How to Handle Your Ex Dating

My co-parenting journey started four years ago, when my son was 8 months old (I can’t believe it has been that long), and it has been a rough and tumultuous road to say the least. Especially when it comes to dating, for both myself and my ex!

Seeing your ex date as a co-parent is difficult for many reasons. It’s difficult to see your child growing accustomed to a new parent figure in their life. It’s difficult to trust that someone who hurt you is going to be able to keep a steady relationship. It’s difficult because you fear that your child will grow too attached to too many people or the wrong kind of people. These are all valid fears and difficulties, but it is important for your relationship with your child’s other parent that you don’t let these fears fester into anger, hatred, resentment, jealousy, or anxiety. Honestly, these fears will strengthen and change as your ex gets re-married if you stay focused on the negativity. The chance of your ex staying single forever is slim to none, so dating and eventually a new marriage are just all a part of the pie- try to embrace this reality instead of letting negativity fester.

Coming from an attitude of appreciation for this new person in your child’s life is very important- they did not have to date or marry someone with a child they chose to, and most adults understand what that entails. (If they aren’t the type of person who can handle children, they will show themselves out sooner rather than later, but that is not for you to judge.) It does not matter how small of a role that your ex plays in your child’s life, they are still your child’s other parent. Their partner is agreeing to come along side them and help them parent; creating more stress in their relationship through conflict is going to accomplish nothing but inducing more tension between all parties.

Try to keep conflict to a minimum, and if not for your own peace of mind, for your child’s. The last thing that your children need is to hear their parents talking behind one another’s backs about their other parent or their new partner, making your children feel isolated and like they have to choose sides. As long as there is no foul play happening, i.e. actual illegal neglect, conflict is best kept to a minimum.

Three Easy Steps to Keep Conflict to a Minimum:

  1. Only communicate (text or email) about pick up/drop off, school, and after school activities. (This means no personal attacks, no rude comments about ex/partner. If they send texts like this to you, as difficult as it may be, do not respond)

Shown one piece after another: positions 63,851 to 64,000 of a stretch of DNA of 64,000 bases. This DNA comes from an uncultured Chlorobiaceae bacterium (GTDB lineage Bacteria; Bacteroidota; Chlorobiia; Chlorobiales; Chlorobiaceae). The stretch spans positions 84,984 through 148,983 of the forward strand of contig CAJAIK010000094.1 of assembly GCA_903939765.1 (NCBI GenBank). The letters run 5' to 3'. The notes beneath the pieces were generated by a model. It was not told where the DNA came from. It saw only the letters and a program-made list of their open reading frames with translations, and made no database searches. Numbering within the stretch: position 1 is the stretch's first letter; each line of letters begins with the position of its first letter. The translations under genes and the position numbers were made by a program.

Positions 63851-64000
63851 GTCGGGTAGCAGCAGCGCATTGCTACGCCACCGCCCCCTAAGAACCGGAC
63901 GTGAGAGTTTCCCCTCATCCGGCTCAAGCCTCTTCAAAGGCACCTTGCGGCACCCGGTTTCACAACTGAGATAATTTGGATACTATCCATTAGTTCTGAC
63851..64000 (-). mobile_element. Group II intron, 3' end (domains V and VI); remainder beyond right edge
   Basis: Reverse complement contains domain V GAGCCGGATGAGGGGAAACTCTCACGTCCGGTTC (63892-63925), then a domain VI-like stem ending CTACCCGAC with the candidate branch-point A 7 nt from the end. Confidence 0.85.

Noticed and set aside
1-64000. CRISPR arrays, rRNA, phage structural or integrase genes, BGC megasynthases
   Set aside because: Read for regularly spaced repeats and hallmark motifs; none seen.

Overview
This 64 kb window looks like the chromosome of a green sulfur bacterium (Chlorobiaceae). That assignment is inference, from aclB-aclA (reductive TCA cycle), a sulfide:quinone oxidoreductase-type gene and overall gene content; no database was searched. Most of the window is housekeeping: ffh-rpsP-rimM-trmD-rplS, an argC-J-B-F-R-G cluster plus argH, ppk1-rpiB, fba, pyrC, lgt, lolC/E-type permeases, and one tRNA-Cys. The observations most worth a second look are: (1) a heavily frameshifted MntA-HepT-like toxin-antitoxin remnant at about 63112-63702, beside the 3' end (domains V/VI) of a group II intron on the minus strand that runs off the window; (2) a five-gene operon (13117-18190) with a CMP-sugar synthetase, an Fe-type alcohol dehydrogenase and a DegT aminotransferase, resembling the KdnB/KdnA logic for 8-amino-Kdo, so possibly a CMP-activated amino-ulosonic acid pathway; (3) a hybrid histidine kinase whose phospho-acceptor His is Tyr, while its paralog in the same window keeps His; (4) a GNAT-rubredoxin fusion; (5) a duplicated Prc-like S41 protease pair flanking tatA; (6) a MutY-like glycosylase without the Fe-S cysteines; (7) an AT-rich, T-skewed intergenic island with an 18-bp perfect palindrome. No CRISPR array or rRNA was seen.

2. Stay off of social media about your co-parenting relationship- if it is bothering you that badly, go to a trusted friend and vent, just remove the toxic thoughts before communicating with your ex again. (Things posted on social media can be used against you in court. )
  3. Be the bigger person- I literally cannot emphasize how many times I have bitten my tongue, I have chosen to move forward, and I have ended negative conversations right when they started. They won’t get you anywhere, and what goes around comes back around.

We live in a society that teaches us to constantly think about ourselves- our lives, our children, our happiness, our feelings, the list is endless. It is so very easy to get caught up in ourselves and our emotions, without using much empathy- mentally putting ourselves into someone else’s shoes. The importance of taking a moment to feel an emotion or think a negative thought, then let it pass without letting it fester or turning it into a huge melodrama is so important, especially for us co-parents (I’ll touch more on this later). Try to understand and empathize your ex’s needs to feel supported and loved by someone else- they are only human- instead of getting upset or jealous that they are dating someone new. As a co-parent, having a partner that you enjoy spending time with when your children are away at your exes is so important for your mental and emotional health. (As I mentioned before, if this person doesn’t like children, they will show themselves out sooner rather than later.)

Side Note:

If your ex has a problem with introducing multiple people too seriously (i.e. moving in after 3 weeks) too quickly, look into having a clause adopted into your parenting agreement. My ex and I have one that requires we have been dating our significant other for 6 months before introducing them to our child on a consistent basis. This clause is just a good faith clause, which means there is no real way for a family court to reinforce it, but just having it in writing with both of your signatures is important. Ask your lawyer or mediator if this is a possibility for your parenting plan.


  1. Do not let your fears or negative thoughts fester or they will continue to grow. New relationships are almost inevitable.
  2. Appreciate your ex’s new partner; they are choosing to come along side and help parent.
  3. Keep conflict to a minimum by limiting communication, keeping your problems off of social media, and being the bigger person.
  4. Use empathy- understand that your ex is a human who has the need to be loved- just like you.

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My name is Kristen Goltz! I have a bright and bubbly personality, but I also am a deeply emotional person. I absolutely love to write and share my life with others. Over the course of the last four years, I have dived into the journey of co-parenting. It has been very difficult at times, and other times very liberating. Tons of people tell me they could not handle co-parenting as well as I do, so I decided that I would start my own blog strictly about co-parenting! I want to encourage and describe my experiences and the emotions that got me to the mindset where I am today, in the hopes that it can help even one person! Thanks for reading!

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